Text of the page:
Webinar on “Indonesia’s Political Outlook 2021: Stability and Vaccination to Support Economic Recovery”

In this webinar, Dr Djayadi Hanan elaborated on the political and economic outlook of Indonesia for 2021. Using a series of data obtained from public opinion surveys conducted by several Indonesian research agencies, Dr Djayadi Hanan attempted to explain the trends observed and identified possible predictions of Indonesia’s key pressing economic issues as well as political layout for 2021.


Tuesday, 19 January 2021 – ISEAS – Yusof Ishak Institute invited Dr Djayadi Hanan, Senior Lecturer of Paramadina University and Executive Director of Indonesian Survey Institute to speak in a webinar titled “Indonesia’s Political Outlook 2021: Stability and Vaccination to support economic recovery”. Moderated by Mr Made Supriatma (Visiting Fellow, ISEAS-Yusof Ishak Institute), Dr Djayadi Hanan shared his observations on the general perception Indonesian have toward three key issues (1) the political climate in Indonesia, (2) economy recovery from the COVID-19 pandemic and (3) the mass vaccination programme.

Dr Djayadi Hanan
Dr Djayadi Hanan discussed key findings obtained from recent public opinion surveys and elaborated on the possible factors that could lead to the patterns observed. (Credit: ISEAS – Yusof Ishak Institute)

Dr Djayadi Hanan began this webinar by first introducing the data collected from the surveys on the people’s sentiments toward the political situation in Indonesia. In general, most of respondents felt that the government was heading in the right direction in terms of its policies and had viewed the political climate to be relatively stable over the years. That being said, Dr Djayadi Hanan pointed out that in 2020, this generally positive sentiment began to experience a significant decrease, reaching its lowest value in October 2020 where only 45% of the respondents felt that the Indonesian government was governing the country in the right manner. According to Dr Djayadi Hanan, negative sentiments observed in October 2020 could be due to the pandemic and the mass protests following the pass of the Job Creation Law or famously known as Omnibus law. Data points after October 2020, however, started to show steady improvements. Dr Djayadi Hanan believed these trends would continue to reflect the upward trend in 2021. All these data points therefore suggested a relatively stable political climate, which will make it easier for the country to pursue its economic recovery respective agenda.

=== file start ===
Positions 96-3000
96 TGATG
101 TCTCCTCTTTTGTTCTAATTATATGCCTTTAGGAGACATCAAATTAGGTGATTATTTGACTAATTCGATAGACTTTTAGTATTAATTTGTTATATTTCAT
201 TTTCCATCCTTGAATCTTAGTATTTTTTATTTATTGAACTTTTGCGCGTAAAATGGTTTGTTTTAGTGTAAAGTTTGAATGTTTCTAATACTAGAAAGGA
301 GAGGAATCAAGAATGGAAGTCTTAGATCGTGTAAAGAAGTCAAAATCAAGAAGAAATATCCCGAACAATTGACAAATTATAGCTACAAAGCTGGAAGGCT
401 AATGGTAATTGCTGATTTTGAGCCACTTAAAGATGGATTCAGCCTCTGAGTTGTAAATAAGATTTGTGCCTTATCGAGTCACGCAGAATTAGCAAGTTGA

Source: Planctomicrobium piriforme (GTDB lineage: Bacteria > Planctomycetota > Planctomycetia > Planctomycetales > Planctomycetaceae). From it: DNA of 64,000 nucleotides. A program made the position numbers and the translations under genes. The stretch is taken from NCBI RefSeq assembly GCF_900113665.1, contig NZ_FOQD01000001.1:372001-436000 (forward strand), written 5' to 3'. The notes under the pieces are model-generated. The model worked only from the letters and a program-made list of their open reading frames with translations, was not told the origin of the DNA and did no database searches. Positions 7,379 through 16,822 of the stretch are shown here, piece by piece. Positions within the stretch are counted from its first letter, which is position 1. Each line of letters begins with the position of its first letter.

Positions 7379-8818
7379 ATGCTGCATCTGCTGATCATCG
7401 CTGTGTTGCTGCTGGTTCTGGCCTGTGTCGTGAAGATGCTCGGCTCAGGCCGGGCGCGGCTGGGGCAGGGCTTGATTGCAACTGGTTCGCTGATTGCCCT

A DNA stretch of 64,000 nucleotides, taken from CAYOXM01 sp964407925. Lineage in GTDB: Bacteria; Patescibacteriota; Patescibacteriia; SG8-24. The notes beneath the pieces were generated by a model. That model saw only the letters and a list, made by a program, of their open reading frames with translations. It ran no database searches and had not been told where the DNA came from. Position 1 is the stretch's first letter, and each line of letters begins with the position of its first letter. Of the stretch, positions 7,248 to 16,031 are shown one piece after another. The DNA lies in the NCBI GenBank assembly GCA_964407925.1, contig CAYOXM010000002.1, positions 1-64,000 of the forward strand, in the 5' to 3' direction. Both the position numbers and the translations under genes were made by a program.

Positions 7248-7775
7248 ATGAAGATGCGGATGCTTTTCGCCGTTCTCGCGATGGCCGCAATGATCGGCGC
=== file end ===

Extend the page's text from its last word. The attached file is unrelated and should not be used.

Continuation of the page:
Bringing the focus on President’s Jowoki’s move to reshuffle his cabinet, Dr Djayadi Hanan argued that this move was put in place to further strengthen his coalition. This reshuffle ensured the number of cabinet posts for each political party was maintained. President Jokowi also made the decision to bring Sandiaga Uno, the running mate of his former rivals in the presidential race into the cabinet. By doing so, Dr Djayadi Hanan argued it would make Indonesian politics more stable and unified. The opposition strength has also gradually weakened due to the lack of leaders leading the opposition movement. In that way, it would stabilize Jokowi’s standing in the government and this could potentially aid in maintaining his constantly stable approval rating throughout his leadership terms.